Her Later Life: Violet Heming maintained her involvement in screen and stage acting through at least the early 1930s, and later appeared in radio, then television productions. In 1926, with Helen Hayes and Mary Pickford, she founded the Institute of the Woman's Theatre, to further the careers of stage aspirants. Among Miss Heming's notable later stage appearances was the role of Constance Nevins in Yes, My Darling Daughter, which was performed 400 times in New York City in 1937, after which it toured in 1938. She was also seen in George Arliss' film, The Man Who Played God, in which Bette Davis played her first important role.

At one time she owned a piece of Canadian real estate in the St. Lawrence River, near Ganonoque, among the Thousand Islands, which she named Heming's Island. She also maintained a small farm in Maryland. In the early 1920s her publicity agent, Chamberlain Brown's Office, 160 West 45th Street, New York City, stated in a news release that Miss Heming preferred New York to California, and that her ideal balance of time would be to spend summers in England and winters in America.

Violet Heming married Grant Mills (a stage and screen actor, born in Skowhegan, Maine, who died on August 4, 1973) in 1920 and subsequently divorced him, although the two remained in close touch and were good friends for years afterward. The marriage, although it lasted but a few years, was said to have been the one true romance of her life. In 1945 she married Judge Bennett "Champ" Clark, in a Berryville, Virginia ceremony in which the best man was President Harry Truman. The couple settled in the capital district. The union was not a love match, and there were difficulties when the independently well-to-do Miss Heming was expected by her husband to engage in the protocol of Washington society. Clark, a former senator, had a mind of his own, as did Miss Heming. She staunchly maintained her independence, planned her own schedule, and did what she alone wished. In 1952, she returned to the stage and was seen in Dear Barbarians, a comedy that folded after four performances. Clark died in 1954, while on vacation with her. Later, Miss Heming spent her retirement in New York City and her summers in Gloucester, Massachusetts. Violet Heming died in New York City, on the Upper East Side, on July 4, 1981. Interment was in the Arlington National Cemetery. She had no immediate survivors, but left a legacy of many friends and admirers.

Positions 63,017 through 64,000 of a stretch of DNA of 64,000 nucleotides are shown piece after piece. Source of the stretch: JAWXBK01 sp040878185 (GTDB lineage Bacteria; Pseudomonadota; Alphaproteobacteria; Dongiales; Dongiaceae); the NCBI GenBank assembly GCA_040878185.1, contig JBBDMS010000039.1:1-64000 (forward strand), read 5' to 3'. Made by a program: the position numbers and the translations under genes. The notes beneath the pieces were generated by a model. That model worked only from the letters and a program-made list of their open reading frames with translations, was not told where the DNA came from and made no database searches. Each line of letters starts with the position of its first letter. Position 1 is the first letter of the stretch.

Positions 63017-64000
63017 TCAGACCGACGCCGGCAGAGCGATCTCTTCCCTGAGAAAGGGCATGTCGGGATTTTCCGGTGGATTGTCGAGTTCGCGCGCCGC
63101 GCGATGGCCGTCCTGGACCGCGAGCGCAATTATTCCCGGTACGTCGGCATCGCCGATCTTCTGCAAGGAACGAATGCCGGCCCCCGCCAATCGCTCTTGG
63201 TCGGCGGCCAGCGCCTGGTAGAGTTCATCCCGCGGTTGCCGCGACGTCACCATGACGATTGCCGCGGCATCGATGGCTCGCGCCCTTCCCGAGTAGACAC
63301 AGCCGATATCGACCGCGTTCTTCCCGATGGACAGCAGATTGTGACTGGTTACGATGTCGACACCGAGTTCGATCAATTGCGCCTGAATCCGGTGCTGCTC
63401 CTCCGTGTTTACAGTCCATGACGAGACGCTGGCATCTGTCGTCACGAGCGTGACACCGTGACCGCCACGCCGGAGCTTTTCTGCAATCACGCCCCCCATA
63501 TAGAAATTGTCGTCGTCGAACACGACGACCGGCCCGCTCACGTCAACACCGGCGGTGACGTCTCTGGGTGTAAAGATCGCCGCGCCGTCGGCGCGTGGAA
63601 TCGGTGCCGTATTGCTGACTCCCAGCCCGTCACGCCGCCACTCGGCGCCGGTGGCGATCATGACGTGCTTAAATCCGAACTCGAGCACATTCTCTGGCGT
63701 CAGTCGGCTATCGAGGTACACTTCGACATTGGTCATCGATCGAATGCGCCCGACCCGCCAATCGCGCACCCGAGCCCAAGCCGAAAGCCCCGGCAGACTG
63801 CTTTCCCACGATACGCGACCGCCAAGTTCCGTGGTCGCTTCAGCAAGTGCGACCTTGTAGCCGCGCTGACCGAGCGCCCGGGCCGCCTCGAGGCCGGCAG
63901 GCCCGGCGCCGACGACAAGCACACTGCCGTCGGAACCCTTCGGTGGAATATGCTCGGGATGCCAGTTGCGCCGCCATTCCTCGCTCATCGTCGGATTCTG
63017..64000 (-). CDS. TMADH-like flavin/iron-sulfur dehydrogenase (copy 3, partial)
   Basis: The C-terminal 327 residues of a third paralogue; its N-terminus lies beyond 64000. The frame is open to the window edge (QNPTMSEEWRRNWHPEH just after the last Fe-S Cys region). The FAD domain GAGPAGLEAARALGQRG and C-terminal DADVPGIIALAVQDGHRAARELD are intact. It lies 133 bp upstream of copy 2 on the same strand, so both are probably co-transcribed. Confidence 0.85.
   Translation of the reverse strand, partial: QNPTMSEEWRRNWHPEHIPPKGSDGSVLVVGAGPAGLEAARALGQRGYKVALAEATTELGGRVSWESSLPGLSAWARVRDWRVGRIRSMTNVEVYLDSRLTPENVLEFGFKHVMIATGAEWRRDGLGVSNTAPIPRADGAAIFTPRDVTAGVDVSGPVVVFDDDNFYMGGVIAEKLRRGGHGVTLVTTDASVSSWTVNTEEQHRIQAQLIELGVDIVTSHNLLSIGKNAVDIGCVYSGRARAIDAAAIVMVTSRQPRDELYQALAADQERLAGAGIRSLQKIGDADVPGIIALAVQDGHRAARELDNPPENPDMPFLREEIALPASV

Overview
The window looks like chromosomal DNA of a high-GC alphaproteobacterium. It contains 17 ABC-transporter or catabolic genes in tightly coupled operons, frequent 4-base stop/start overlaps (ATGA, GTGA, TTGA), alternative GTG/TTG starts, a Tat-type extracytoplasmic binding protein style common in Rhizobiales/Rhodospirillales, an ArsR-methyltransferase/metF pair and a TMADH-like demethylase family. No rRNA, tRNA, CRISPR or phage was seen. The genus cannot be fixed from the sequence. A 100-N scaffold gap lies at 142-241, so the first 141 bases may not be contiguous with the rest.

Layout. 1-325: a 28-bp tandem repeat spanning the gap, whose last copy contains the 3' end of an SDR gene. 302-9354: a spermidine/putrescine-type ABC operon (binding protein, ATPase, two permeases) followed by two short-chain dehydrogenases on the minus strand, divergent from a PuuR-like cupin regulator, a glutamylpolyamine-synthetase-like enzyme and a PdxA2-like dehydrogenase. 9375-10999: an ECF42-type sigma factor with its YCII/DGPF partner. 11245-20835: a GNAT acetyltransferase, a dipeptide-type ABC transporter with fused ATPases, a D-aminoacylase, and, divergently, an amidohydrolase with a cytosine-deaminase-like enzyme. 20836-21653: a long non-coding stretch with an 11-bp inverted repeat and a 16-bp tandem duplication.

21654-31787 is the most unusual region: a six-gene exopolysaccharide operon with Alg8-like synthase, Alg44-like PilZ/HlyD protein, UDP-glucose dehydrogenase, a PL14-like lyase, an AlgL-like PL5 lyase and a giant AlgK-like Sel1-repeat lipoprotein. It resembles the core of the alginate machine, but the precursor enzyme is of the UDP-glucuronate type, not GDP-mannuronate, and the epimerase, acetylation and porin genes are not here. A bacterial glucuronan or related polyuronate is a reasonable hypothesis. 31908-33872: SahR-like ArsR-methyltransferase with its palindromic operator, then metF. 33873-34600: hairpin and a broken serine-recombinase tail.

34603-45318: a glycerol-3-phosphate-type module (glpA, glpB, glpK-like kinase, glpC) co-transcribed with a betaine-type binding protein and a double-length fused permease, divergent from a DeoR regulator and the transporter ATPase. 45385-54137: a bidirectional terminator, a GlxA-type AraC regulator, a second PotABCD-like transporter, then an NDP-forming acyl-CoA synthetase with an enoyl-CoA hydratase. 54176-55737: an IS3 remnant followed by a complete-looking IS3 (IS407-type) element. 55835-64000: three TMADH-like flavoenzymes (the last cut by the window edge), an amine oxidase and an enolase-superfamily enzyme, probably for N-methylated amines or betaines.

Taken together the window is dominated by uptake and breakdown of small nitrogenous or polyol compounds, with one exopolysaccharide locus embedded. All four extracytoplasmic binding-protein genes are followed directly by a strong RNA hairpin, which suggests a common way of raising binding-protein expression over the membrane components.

Thanhouser Filmography:

1910: The Woman Hater (6-14-1910), Tempest and Sunshine (6-28-1910), The Mermaid (7-29-1910), Lena Rivers (8-12-1910), Paul and Virginia (11-15-1910)

1912: The Silent Witness (2-13-1912)

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Copyright © 1995 Q. David Bowers. All Rights Reserved.